simpler package installation

so, i've thrown the idea around on irc, and this is how i think things look 
so far:

1) allow users to install their rpm, without any suid binary involved.

	Q) How?
	A) Support a per-user db in addition to a system db, which rpm and 
	dpkg both support (i think). however, the problem with this is that 
	rpm (maybe dpkg, i don't know) requires chroot for the necessary 
	options to work. chroot, in turn, depends on being root, so this 
	portion of rpm would need to be redone.

	Since it is being passed in as an arugment, why not just take the 
	directory as a string, and prepend it to the files in the rpm, so that 
	/etc/conffile becomes $PREFIX/etc/conffile ? wouldn't this be possible?

	Q) Yes, but they must all be in the same dir, and this won't work for 
	programs with hard-coded paths!
	A) Sorry, that is not in the form of a question!

	Seriously, though, wouldn't it be simple to just have an option in 
	the spec file that says "OK, this package works with our new special 
	super option"? Then the gnome packages just have them, and others 

	Q) But everything needs to go in the same dir, right?
	A) Pretty much, yes. So we just tell rpm that if it is an installing 
	an rpm in /home for joe random user, that user should only be allowed 
	one directory in which to install rpms. they might get to choose it 
	when installing their first program, but after that...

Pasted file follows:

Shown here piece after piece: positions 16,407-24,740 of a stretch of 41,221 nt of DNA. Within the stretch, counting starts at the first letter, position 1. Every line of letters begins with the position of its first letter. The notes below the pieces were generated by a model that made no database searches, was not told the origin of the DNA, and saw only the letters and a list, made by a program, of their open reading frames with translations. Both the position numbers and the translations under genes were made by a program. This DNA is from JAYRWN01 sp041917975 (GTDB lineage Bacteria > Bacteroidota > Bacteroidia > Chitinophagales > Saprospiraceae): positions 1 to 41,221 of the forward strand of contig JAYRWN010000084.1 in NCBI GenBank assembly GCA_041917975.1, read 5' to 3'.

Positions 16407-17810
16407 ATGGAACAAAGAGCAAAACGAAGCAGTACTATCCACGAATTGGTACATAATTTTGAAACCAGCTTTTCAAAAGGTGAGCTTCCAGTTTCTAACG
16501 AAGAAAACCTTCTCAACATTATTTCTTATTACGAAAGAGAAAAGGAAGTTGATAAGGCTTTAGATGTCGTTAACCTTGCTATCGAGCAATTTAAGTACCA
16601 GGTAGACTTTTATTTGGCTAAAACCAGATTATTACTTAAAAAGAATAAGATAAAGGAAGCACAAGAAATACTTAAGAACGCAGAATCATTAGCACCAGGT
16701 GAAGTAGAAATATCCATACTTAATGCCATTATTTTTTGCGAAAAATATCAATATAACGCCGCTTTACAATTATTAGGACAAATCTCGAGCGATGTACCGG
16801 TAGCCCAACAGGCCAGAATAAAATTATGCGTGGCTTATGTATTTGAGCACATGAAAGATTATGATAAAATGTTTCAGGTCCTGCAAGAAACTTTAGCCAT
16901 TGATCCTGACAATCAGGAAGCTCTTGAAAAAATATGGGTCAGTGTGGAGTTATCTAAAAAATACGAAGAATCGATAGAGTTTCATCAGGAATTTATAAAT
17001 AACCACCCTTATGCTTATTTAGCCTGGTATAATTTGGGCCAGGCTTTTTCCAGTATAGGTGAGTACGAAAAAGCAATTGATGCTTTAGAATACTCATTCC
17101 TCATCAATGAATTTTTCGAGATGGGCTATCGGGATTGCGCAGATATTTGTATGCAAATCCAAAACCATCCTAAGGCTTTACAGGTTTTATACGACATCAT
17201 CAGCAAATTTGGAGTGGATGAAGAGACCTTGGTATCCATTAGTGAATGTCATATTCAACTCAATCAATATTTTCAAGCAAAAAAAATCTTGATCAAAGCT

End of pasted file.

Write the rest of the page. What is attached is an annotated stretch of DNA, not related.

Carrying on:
Q) Couldn't users edit this dir and break shit?
	A) Yes.

	Q) My /home will be full with all my users installing applications!
	A) If you don't want apps installed multiple times, install them 
	system wide and be done with it. If you are worried about people 
	taking up too much space (without duplicates), then put quotas on 
	them. like i said earlier, people can find plenty of ways to take 
	up disk space without a (hacked) rpm.

	Q) Only that user will be able to use the app!
	A) Yes. If you want more than one user, you have two choices: install 
	it system wide, or tell the other person to set their environment 
	variables properly. i'd recommend the former.

2) Ok, this seems ok so far, but what about dependencies?

	Q) So, you want to remove a system package that a user's package 
	depends on. How does RPM know this?
	A) There are plenty of ways to handle this. George suggested keeping 
	the per-user rpm db in /var, which is certainly one solution

	Q) How about just plain old installing a package?
	A) Simple. Just check both databases to see if the dependencies are 

3) Ok, so what about a gui install program?

	I think it would be neat to have a user double click the program in 
	gmc and have it say "would you like to install this package for 
	yourself, or on a system-wide basis?" and then if the user says just 
	for himself, it goes ahead and does it. if they say system-wide, it 
	tells them they need to su to root and run rpm by hand, or ask their 
	sysadmin. simple, i think...

4) who is going to do all this work?

	i don't know. i *DON'T* want to be someone who says "OK, we have to 
	do this. you guys go get coding, i'll be waiting". so i'd offer to 
	help if people think it is a good idea.

5) Justin, you are a total idiot

	sorry to waste your time. i don't think this is too stupid, but maybe 
	there is something i am missing. please, remind me politely, without 

Justin Maurer                      
IFT Systems, Inc.                  
6717 N.31st Street                              Tel: +1 (703) 237-5511 
Arlington, Virginia, 22213 USA                         acf on LinuxNet

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